Our latest newsletter for lawyers covers stress, sources of support and how to manage firms and departments to reduce it. It can be found on our website here (opens in new window).
Stress helps us perform better – up to a point. Too much unremitting stress can kill, or destroy minds.
Finding ways to relax in order to manage stress levels is an important element of wellbeing, but also of performance. Please share in the comments your favourite method of relaxing, and consider whether methods used by others might help you.
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The last in our Spring Series of no-cost webinars for lawyers is on 28th June 2016. Lawyers are under pressure to constantly perform at a high level, yet stress can hamper performance.
Our webinar looks at how managing stress and developing mental toughness can help. Click here to register via Eventbrite.
I hesitate to mention on St Patrick’s Day that Wales beat Ireland on Saturday (and I was there).
It was an intriguing match, but the biggest cheer of the day came after Wales were awarded a penalty after successfully defending some 7 minutes of Irish attacks close to their line. For non Rugby fans, the two videos included in this Wales Online article illustrate what happened.
That amount of tackling requires both courage and physical resilience. Indeed you can see players being hurt in a tackle, take a second to check that there is no serious injury, then get back into line to tackle again.
More important is the mental approach. The idea of going through phases is that gaps eventually appear in the defence through which the attacker can run and score a try. That they did not succeed is a tribute to the mental toughness of the Wales team in keeping going and operating their defensive systems.
The model of Mental Toughness that we use (from AQR and Prof. Peter Clough) is based on the 4 C’s of Control, Commitment, Confidence and Challenge. How did these apply on Saturday?
Control – they believed that they could control the situation (despite not having the initiative). They could also control their own emotions (for instance by not panicking) and also influence the emotions of their team mates by encouraging each other.
Commitment – they committed to a clear goal of preventing Ireland from scoring a try, and to maintaining their defensive system. They also made a massive commitment to achieving that goal, and the possible cost of getting hurt.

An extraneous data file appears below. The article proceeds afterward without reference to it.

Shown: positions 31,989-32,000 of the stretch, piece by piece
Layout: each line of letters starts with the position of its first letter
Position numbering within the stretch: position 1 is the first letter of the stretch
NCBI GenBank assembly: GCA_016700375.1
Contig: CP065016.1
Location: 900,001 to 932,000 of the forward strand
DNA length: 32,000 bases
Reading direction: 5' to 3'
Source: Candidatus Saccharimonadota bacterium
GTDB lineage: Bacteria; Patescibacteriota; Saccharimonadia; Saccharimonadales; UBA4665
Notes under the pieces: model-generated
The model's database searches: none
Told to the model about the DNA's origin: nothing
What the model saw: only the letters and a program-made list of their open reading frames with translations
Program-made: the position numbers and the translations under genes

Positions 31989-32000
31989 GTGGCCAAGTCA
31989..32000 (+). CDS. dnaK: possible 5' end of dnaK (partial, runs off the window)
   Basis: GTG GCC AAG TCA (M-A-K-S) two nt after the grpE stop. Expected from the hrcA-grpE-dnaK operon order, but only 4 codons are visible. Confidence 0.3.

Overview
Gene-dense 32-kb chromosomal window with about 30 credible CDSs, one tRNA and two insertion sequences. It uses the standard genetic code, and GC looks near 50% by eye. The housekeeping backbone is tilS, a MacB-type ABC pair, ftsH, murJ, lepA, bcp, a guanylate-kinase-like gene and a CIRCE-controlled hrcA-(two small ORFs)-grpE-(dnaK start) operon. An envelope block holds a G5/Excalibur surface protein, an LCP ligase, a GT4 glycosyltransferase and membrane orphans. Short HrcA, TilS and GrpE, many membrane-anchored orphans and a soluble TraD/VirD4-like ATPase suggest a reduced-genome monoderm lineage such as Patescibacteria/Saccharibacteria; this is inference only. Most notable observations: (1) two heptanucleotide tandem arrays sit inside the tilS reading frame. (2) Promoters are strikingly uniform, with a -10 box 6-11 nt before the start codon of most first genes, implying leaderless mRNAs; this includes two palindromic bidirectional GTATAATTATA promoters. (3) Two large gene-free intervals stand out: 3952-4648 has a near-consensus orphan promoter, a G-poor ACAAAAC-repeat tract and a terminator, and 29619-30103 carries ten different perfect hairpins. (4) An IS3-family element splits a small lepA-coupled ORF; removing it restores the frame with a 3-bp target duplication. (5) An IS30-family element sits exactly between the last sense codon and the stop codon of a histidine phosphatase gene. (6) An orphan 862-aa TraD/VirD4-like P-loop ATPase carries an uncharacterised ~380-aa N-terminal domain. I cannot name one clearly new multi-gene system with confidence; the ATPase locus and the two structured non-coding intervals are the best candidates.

Confidence – they demonstrated individual confidence in their own ability to keep to the system, and to keep tackling. Additionally, they showed interpersonal confidence in influencing each other to keep to the system and tackle, tackle, tackle. Luke Charteris describes some of this in the article.
Challenge – they are prepared to take risks to achieve their goal. For example one or other may rush out of the line to tackle a player before they have any momentum, leaving a possible gap to be exploited if they got it wrong. And if they made errors, they would adjust for the next phase.
You can see how these factors interact, and how external input can have an effect. For example, training increases confidence and readiness for challenge. The experience of defending in other matches helps.
This example resonates with me as a one eyed Welsh Rugby fan, but it should illustrate even to those who dislike sport how mental toughness influences performance.
If you are interested in developing mental toughness, contact us using the form below.
Many of the examples of mental toughness are connected with sport, indeed a Google Alert on the topic produces a large number of sports stories. Sport is of course interesting in itself to many people, and results become apparent quickly.
How does it translate to real life? Research shows that
- There is clear evidence that mentally tough individuals are more focused on objective reality as exemplified by their preference for problem focused strategies as opposed to emotion centred coping.
- Mentally tough individuals may also maintain their connection with reality as they have been found to be less likely to use avoidance strategies when dealing with stressful situations.
This does illustrate that business leaders benefit from mental toughness, and indeed 25% of variation in individual performance can be attributed to this factor.
As always, though, this does not negate the necessity of doing the right thing.
Many people cite their boss as a significant cause of stress. Avoid some common traps by reading Law Matters here.
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